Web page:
She Lived There With This Roommate I Despised*

RoommatesVery often, young people don’t have the means to purchase or even lease a place to live by themselves. So they room with another person (sometimes more than one person). In fact, rooming together is a lot more common at universities (especially for undergraduates) than is having a place to oneself.

The roommate relationship is a very unusual one, if you think about it. In a lot of cases, roommates are not relatives or family members. And yet, they may know more about one another than family does. And there are all kinds of things that can happen between roommates, too. If you’ve seen Barbet Schroeder’s Single White Female, you know some of what can happen. Even if you haven’t seen it, I’m sure you have your own ‘roommate stories.’

Roommates also figure into crime fiction. That makes sense, simply because of the relationship. Here are just a few examples.

Of course one of the best-known set of fictional roommates is Arthur Conan Doyle’s Sherlock Holmes and Dr. Watson. For many of the stories in that series, they share rooms at perhaps crime fiction’s most famous address, 221B Baker Street. They’re very different people, but they manage to make it work.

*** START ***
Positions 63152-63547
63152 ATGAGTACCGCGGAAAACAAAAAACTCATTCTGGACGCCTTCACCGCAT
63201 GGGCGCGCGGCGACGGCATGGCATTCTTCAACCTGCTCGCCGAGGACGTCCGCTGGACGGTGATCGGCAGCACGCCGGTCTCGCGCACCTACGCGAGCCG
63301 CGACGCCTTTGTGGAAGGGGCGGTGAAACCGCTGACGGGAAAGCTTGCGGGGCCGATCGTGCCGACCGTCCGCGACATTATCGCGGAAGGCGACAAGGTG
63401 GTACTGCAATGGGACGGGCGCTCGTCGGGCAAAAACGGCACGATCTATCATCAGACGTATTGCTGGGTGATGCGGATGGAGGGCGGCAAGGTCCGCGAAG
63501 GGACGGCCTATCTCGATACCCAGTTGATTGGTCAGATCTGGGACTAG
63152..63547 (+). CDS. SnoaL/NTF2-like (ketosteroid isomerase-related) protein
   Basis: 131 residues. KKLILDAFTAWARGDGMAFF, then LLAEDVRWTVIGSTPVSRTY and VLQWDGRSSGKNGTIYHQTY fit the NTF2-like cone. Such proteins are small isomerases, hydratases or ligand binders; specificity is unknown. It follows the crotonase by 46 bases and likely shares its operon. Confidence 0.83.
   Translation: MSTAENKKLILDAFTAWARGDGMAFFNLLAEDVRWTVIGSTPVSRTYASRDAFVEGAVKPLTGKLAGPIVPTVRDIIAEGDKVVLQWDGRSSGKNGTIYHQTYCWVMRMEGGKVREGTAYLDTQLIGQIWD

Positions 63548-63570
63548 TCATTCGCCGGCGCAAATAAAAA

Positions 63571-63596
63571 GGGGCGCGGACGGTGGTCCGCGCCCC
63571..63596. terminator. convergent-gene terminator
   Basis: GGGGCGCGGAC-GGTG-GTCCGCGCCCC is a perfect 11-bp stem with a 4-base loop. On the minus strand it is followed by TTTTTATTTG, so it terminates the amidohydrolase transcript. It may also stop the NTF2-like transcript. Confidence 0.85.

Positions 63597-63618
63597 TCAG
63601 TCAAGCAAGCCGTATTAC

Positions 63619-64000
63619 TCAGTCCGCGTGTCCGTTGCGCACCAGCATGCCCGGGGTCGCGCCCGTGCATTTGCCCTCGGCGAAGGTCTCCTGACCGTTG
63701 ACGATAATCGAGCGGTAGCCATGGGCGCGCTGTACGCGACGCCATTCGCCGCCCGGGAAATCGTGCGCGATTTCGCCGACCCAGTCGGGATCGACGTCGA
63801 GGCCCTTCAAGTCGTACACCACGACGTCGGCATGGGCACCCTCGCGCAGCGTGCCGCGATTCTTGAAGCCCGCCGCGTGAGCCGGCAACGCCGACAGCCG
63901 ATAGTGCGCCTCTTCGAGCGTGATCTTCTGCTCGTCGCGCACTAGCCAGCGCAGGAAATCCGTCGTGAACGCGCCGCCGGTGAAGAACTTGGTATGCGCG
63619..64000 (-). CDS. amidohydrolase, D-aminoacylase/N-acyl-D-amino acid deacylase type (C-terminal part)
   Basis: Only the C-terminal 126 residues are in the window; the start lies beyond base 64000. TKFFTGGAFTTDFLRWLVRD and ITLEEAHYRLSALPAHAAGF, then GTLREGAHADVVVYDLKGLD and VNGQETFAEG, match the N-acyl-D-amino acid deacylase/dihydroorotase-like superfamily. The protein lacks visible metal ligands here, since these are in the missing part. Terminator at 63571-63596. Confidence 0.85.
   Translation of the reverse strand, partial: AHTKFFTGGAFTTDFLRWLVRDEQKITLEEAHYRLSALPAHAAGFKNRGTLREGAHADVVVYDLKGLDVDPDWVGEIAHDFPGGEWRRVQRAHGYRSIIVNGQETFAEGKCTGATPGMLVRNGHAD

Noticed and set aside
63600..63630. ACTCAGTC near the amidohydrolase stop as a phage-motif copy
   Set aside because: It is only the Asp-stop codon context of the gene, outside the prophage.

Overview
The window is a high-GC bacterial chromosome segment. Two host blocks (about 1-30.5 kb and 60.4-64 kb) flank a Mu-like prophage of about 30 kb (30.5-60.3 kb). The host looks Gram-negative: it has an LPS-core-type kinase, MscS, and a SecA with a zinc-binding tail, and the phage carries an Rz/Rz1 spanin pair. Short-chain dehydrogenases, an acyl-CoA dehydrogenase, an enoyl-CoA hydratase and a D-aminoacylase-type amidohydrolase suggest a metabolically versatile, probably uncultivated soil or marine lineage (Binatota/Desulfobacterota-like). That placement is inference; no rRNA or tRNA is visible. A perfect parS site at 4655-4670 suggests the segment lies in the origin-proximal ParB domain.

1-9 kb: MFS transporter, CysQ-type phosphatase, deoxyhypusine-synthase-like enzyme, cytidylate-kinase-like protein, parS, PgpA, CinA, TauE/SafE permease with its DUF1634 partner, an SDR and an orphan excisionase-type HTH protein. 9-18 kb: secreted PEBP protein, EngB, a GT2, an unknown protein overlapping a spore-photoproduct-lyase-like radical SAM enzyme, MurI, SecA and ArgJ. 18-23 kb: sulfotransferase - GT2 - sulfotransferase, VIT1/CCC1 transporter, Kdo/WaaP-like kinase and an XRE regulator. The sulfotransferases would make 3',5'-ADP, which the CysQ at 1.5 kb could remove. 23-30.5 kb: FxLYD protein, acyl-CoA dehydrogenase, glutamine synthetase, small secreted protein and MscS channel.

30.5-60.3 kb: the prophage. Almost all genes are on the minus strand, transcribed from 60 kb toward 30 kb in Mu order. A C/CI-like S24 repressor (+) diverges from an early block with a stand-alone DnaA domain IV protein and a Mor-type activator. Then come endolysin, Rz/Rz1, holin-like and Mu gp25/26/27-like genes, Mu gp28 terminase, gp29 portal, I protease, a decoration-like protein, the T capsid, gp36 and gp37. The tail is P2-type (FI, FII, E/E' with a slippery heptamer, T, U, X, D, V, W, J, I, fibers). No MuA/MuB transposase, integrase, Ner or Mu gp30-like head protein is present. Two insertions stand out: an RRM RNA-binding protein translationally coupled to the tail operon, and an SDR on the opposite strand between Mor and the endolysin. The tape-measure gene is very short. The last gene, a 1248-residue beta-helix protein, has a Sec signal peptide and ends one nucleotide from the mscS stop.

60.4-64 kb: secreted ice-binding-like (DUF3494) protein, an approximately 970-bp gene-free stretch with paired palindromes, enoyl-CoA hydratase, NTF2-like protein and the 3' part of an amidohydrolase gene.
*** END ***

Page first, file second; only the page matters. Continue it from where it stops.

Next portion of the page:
Agatha Christie’s Third Girl is in part the story of three young women who share a London flat. Claudia Reese-Holland and Frances Cary share with Norma Restarick, who’s been brought in as a ‘third girl:’

‘The main girl takes a furnished flat, and then shares out the rent. Second girl is usually a friend. Then they find a third girl by advertising if they don’t know one…First girl takes the best room, second girl pays rather less, third girl less still and is stuck in a cat-hole.’

Norma pays a cryptic visit to Poirot, and then changes her mind, saying he’s ‘too old.’ Shortly thereafter, she disappears. Poirot’s friend, detective novelist Ariadne Oliver, knows who Norma is, and is interested in the mystery. So she works with Poirot to find out what happened to Norma and what it all may have to do with a murder that may have occurred. It’s an interesting look at taking a place together in London in the 1960s.